Gobierno Digital S.A. de C.V. CMMI-DEV v1.3(Staged) 2 Queretaro
Grupo Empresarial EISEI S.A. de C.V. CMMI-DEV v1.2(Staged) 2 Monterrey
Infoware, Servicios en Tecnología e Ingeniería de Información, S. C. CMMI-DEV v1.3(Staged) 2 Mexico, Leon
Innovación y Control de México S.A. de C.V. CMMI-SVC v1.3(Staged) 2 Guadalajara
Instituto Tecnologico Superior del Sur de Guanajuato (ITSUR) CMMI-DEV v1.2(Staged) 2 Uriangato
Interlatin CMMI-SVC+SSD v1.2(Continuous) 2 Mexico, Guadalajara
Mapdata S.A. de C.V. CMMI-DEV v1.2(Staged) 2 Mexico
MASFUSION MULTIMEDIA S.C. CMMI-SVC v1.3(Staged) 2 Guadalajara
MG MICROS DE OCCIDENTE S.A. de C.V. CMMI-SVC v1.3(Staged) 2 Guadalajara
MKIdeas Tech S.A. de C.V CMMI-DEV v1.2(Staged) 2 Guadalajara, Mexicali
Pounce Consulting S.A. de C.V. CMMI-SVC v1.3(Staged) 2 Guadalajara, Mexico, Palo Alto (California, USA)
PRODESIS MÉXICO, S.A. DE C.V. CMMI-DEV v1.2(Staged) 2 Mexico
Punto Medio Operadora S.A. de C.V. CMMI-SVC v1.3(Staged) 2 Guadalajara
RESET S.A. de C.V. CMMI-DEV v1.2(Staged) 2 Irapuato, Silao, Villagran
RQPortillo Firm S. de R.L. de C.V. CMMI-SVC v1.2(Staged) 2 Culiacan
SIMBIOSYS S.C. CMMI-DEV v1.2(Staged) 2 Leon
Sinergit S.A. de C.V. CMMI-DEV v1.2(Continuous) 2 Guadalajara
Sistemas Avanzados Integrales SC CMMI-DEV v1.2(Staged) 2 Guadalajara
Sistemas Digitales en Telefonía, S.A de C.V CMMI-DEV v1.3(Staged) 2 Mexico, Guadalajara
SPOT Consultoria SC CMMI-DEV v1.3(Staged) 2 Mexico
SUSOC CMMI-SVC+SSD v1.2(Continuous) 2 Guadalajara
SYE SOFTWARE SA DE CV CMMI-DEV v1.3(Staged) 2 Guadalajara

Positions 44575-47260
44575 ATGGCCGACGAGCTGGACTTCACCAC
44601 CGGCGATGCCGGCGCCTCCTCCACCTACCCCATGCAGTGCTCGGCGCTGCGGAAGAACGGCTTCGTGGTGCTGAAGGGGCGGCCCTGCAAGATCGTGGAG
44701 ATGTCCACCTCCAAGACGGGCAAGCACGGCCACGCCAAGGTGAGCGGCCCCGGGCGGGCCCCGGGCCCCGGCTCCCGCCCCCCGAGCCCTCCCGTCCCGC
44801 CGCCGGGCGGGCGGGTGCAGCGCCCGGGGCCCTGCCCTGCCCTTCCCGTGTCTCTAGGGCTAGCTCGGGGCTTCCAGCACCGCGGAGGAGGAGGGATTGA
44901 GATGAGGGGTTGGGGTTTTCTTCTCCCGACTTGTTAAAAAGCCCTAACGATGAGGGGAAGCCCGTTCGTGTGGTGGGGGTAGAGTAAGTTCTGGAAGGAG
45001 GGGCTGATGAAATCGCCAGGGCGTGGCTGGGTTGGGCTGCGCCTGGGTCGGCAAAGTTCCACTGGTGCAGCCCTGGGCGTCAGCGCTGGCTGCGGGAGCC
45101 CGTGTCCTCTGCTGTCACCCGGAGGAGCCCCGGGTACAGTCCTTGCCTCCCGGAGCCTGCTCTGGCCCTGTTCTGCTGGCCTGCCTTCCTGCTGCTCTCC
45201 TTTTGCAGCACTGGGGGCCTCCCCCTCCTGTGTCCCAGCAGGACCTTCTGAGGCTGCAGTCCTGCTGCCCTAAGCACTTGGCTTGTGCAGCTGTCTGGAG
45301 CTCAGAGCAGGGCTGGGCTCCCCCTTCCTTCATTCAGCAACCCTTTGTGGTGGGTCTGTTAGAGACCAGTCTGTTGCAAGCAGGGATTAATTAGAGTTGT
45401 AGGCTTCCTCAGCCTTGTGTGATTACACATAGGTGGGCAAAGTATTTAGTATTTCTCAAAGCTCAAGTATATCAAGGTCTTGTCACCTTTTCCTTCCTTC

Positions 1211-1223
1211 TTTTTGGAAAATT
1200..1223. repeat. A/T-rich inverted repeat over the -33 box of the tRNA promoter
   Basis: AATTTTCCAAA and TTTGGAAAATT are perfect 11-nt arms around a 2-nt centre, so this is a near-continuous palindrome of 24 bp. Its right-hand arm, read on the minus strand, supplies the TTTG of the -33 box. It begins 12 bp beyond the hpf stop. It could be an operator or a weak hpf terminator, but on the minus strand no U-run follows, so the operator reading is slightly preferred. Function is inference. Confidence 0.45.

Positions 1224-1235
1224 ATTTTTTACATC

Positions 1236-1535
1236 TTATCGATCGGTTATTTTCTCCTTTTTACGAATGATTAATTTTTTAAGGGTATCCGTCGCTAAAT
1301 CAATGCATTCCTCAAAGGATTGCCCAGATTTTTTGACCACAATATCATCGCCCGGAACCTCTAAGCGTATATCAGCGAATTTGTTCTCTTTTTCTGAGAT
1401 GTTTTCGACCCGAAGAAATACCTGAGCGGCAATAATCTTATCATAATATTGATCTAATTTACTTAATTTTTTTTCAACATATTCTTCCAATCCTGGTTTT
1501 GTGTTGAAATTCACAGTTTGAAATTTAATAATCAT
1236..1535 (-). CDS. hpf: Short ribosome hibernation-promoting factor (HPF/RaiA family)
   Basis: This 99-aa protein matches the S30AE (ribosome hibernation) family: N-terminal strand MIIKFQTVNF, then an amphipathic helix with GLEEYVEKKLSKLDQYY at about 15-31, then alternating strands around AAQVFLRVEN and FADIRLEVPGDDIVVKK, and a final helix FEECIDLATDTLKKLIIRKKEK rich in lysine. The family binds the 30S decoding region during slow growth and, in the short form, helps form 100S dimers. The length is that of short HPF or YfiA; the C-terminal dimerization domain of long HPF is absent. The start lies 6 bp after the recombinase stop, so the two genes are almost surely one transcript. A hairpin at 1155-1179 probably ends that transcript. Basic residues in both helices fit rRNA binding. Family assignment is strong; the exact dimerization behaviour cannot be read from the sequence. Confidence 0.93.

Taak Corporativo (Service desk services) CMMI-SVC v1.3(Staged) 2 Guadalajara
Tecnología de Gestión y Comunicación S.A. de C.V. CMMI-DEV v1.2(Staged) 2 Chihuahua
Tecnología en Informática y Administración S.A. de C.V. CMMI-DEV v1.2(Staged) 2 Guadalajara
Tecnología, Asesoría, Sistemas, S.A. de C.V. CMMI-DEV v1.2(Staged) 2 Mexico
Universidad Tecnologica de León (UTL) CMMI-DEV v1.2(Staged) 2 Leon
Universidad Tecnologica del Norte de Guanajuato (UTNG) CMMI-DEV v1.2(Staged) 2 Dolores Hidalgo
VERSATIL CMMI-DEV v1.2(Staged) 2 Guadalajara

Certified organizations in Mexico as of July 17, 2012.

If we consider all business units as independent entities, Mexico had 117 certifications. Now it is the state of Jalisco (35) taking the lead, followed closely by Mexico City (28). Guanajuato (13) has had a significant growth while Nuevo Leon (10) and Sinaloa (10) are lagging behind. Queretaro (5), Sonora (3), Aguascalientes (3) and Baja California (3) have maintained a small but steady growth while Chihuahua (2), Puebla (1) and Coahuila (1) remain almost unchanged. On the contrary, Zacatecas (2) and Morelos (1) are now part of the CMMI club, but this is rather due to the expansion of organizations whose headquarters are outside those states.